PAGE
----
COP 27 water delegates engaging in Food Pavilion (Greenhouse Agency)

Speakers at the Water data for planning and monitoring in the Food Pavilion (Greenhouse Agency)

SNV's Jean de Matha talking about Garbal, a satellite-based water service detection for pastoralists (Greenhouse Agency)

SNV's Jean de Matha talking about Garbal, a satellite-based water service detection for pastoralists (Greenhouse Agency)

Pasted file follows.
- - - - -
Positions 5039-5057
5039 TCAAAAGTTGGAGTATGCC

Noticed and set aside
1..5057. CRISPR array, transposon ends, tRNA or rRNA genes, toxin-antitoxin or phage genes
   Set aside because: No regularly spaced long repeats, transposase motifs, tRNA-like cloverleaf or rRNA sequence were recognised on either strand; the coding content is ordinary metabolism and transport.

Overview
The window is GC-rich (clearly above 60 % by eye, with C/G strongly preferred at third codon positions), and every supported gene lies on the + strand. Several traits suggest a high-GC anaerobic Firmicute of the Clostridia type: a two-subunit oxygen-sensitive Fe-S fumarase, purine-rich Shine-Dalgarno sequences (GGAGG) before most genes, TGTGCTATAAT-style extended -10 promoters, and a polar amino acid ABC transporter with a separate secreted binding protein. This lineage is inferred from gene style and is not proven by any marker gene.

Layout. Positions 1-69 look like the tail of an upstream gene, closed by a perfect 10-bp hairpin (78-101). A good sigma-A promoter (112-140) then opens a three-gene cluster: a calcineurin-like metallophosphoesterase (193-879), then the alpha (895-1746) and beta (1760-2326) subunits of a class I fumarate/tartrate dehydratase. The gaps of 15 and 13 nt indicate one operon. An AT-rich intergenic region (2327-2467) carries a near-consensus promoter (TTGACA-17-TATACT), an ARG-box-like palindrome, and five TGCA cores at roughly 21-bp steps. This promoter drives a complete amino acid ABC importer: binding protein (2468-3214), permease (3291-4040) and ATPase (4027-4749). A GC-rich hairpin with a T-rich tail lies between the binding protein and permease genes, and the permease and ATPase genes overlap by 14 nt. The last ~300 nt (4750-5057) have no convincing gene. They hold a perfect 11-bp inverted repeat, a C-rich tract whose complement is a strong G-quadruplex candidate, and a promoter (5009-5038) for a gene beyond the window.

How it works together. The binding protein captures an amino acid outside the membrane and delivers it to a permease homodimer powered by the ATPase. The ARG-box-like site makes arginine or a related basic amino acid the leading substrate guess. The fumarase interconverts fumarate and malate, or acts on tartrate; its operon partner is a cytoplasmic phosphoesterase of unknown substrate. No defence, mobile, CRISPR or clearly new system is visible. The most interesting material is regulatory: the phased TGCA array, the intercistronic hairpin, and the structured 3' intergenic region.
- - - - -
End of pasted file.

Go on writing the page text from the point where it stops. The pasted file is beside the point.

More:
Enhance inter-sectoral/departmental collaboration. Omar Zayed, Acting Director General of Water Resources Directorate, Palestinian Water Authority, shared an example of successful collaboration between the country’s water and agricultural departments’ monitoring of water bodies and usage. As a result of this partnership, Palestine’s farming/agricultural communities started to use treated wastewater for crop growth, contributing to the protection of the country’s dwindling groundwater sources. Working together across sectors is required to attain water security but strong institutions to facilitate such collaboration is needed – from creating the required standards and guidelines to developing coherent guidance that enables all sectors to speak with one voice.